I’m still not as vocal as I would like to be with regards to telling people how I feel about them, but I’ve made great strides. I also make it a point to visit my nephews and spend more time with them.

We don’t receive any do over’s in life. We can’t go back and change the past.

Fortunately, we can learn from our past mistakes and use that knowledge to help us move forward.

*** If someone you loved suddenly passed away, what would you regret not doing? Can you do them now? What did you learn from this story? Share your thoughts with us in the comment section below.

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About the author

Tommy Whitaker Jr. is a self help enthusiast who enjoys helping people discover a new way of thinking. Visit his blog at Tommy’s Key to Success.

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20 thoughts on Death of My Father

  1. Flash back for me. I was 18 and my dad had a heart attack in bed. I sat with him waiting for the ambulance, but I swear, even though he was still breathing that he was dead. I felt his soul pass right through me.
    My heart goes out to you we were too young to lose our dad I was just starting to see him through adult eyes. A big virtual hug to you.

  2. Flash back for me. I was 18 and my dad had a heart attack in bed. I sat with him waiting for the ambulance, but I swear, even though he was still breathing that he was dead. I felt his soul pass right through me.
    My heart goes out to you we were too young to lose our dad I was just starting to see him through adult eyes. A big virtual hug to you.

  3. Kristy

    My next-door neighbor growing up just passed away yesterday. He was still so young, with a newly-married 24 year old daughter. I know they were very close and it pains me to think of losing a parent. Ironically this has been heavy on my mind the past two days and your story made me cry as I realized no matter how much we do, we’ll always have some regrets. I’m not sure you can ever truly say enough. But we can all learn from our experiences. My heart goes out to you.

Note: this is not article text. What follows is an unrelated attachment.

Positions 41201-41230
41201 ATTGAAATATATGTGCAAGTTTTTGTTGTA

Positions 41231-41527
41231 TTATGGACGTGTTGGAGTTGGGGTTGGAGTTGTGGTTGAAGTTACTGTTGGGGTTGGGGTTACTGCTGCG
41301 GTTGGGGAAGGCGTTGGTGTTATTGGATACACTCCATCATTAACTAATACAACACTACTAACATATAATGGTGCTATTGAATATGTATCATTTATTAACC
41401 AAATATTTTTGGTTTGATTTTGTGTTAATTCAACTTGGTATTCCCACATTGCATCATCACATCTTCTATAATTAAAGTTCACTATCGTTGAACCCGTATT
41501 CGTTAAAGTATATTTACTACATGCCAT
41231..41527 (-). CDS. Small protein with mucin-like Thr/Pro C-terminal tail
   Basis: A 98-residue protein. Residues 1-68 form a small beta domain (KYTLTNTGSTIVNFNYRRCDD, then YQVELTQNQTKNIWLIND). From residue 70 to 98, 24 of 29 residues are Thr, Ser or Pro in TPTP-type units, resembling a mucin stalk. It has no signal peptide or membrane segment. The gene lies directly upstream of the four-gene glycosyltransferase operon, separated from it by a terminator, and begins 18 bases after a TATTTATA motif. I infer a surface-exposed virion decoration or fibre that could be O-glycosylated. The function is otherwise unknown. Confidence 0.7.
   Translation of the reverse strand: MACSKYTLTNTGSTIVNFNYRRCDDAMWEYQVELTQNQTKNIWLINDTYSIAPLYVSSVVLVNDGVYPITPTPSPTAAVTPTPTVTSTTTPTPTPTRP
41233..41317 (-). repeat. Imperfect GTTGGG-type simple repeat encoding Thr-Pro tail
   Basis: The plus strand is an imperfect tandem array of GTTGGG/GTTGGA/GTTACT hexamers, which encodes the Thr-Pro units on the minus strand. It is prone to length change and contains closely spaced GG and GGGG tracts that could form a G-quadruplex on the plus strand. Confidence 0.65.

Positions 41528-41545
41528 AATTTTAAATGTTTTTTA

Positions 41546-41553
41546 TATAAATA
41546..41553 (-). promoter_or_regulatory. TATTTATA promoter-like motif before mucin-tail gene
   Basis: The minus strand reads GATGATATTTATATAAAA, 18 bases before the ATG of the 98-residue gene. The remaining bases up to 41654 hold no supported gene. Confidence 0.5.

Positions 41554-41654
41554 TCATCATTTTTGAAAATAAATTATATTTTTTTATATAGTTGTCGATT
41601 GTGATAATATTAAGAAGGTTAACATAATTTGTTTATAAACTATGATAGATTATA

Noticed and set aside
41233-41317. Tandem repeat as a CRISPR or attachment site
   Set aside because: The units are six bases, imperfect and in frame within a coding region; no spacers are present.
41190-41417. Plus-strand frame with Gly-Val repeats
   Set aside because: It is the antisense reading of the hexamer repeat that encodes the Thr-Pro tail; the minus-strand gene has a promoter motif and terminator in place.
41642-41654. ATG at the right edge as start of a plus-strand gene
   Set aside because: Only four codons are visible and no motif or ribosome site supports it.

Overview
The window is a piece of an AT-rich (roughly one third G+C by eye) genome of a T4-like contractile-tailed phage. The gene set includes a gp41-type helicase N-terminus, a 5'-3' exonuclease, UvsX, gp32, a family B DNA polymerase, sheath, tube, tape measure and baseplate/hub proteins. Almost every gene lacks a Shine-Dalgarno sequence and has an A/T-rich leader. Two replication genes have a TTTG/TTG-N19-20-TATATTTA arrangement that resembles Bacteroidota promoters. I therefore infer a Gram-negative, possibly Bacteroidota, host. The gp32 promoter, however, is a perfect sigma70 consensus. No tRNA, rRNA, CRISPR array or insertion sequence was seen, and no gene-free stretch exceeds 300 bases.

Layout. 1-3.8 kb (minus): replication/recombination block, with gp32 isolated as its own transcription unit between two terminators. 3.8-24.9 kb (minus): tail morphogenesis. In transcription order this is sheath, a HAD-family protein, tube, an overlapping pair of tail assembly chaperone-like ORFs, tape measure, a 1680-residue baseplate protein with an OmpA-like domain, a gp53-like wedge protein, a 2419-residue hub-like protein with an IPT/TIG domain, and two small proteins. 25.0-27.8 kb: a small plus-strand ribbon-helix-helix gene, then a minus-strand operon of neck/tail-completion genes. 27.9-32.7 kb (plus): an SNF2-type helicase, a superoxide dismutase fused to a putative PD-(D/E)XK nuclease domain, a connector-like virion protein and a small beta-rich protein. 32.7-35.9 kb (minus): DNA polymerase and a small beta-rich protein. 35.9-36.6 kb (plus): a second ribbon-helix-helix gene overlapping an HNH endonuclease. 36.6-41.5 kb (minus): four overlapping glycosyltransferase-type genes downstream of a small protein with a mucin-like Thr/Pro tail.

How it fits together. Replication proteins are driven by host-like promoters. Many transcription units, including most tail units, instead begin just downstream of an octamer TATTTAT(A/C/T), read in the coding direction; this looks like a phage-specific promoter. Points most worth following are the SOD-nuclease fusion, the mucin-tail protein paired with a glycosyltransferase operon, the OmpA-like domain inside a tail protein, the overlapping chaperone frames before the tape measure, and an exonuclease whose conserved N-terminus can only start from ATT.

4. calder

    Was (is) it really necessary to have a photograph of a woman as the title shot of every post? Regardless of the content of the post?

  5. Joe

    Poignant, moving story told with heartfelt reflection – thanks for sharing.

  6. I had tears in my own eyes after reading this. It reminds me of my own relationship with my Dad– a person whom I love more than anything yet rarely ever tell him so. Thank you so much for sharing such a personal story. I think I’ll go call my Dad now and tell him I love him.

  7. I’m sorry for your loss. Whether or not you’re close to your mom and or dad, it’s still tough to lose them. I thank God for my mom. She’s the world’s greatest mom as far as I’m concerned. In fact, I’ll tell her that today.

    My dad passed away in 2004, but I was too bitter and angry with him to accept his “I love you.” I wanted to hear, “I’m sorry. I was wrong.” You see, not all of us had a picture perfect or “TV” type of dad. Some of us had a dad that taught us tough, tough lessons. I was able to forgive my father after years of working on myself. I now realize he did the best he could based on how he was raised. He didn’t have anyone in his life to show him how to be a different father. Then again, I’m not sure he’d listen. Anyway… I do my best to focus on the ‘good times’ rather than the bad and hard times.

  8. Derik

    This brings back memories of the relationship I had with my dad before he passed. It happened just a few weeks prior to my 13th birthday, just over 10 years ago.

    I went through a stage during this time in my life when I would hold back affectionate emotions; not giving hugs or telling him that I loved him, then one day, I sensed that I will regret not showing this emotion. I started giving him hugs every time we would part ways and would tell him how much I loved him. Shortly after I started to open up with sharing my affection, he unexpectedly passed away.

    I am thankful that I opened these doors while I still had the chance. If you are holding feelings back for anyone, NOW is the best time to make change.

    Thanks for sharing your story, Tommy.

  9. I lost my dad when i was 21, he died of cancer. When the doctor told that my dad has 6months tops to live it was the thing i denied to believe. My dad knew about it and he was trying to keep his appearance, tried to look happy that he lived with us, he was was a very strong person, but in 4 month he was gone. the only regret he had – he couldn’t hug his grandchild, who was born only 3 weeks later.

  10. Tommy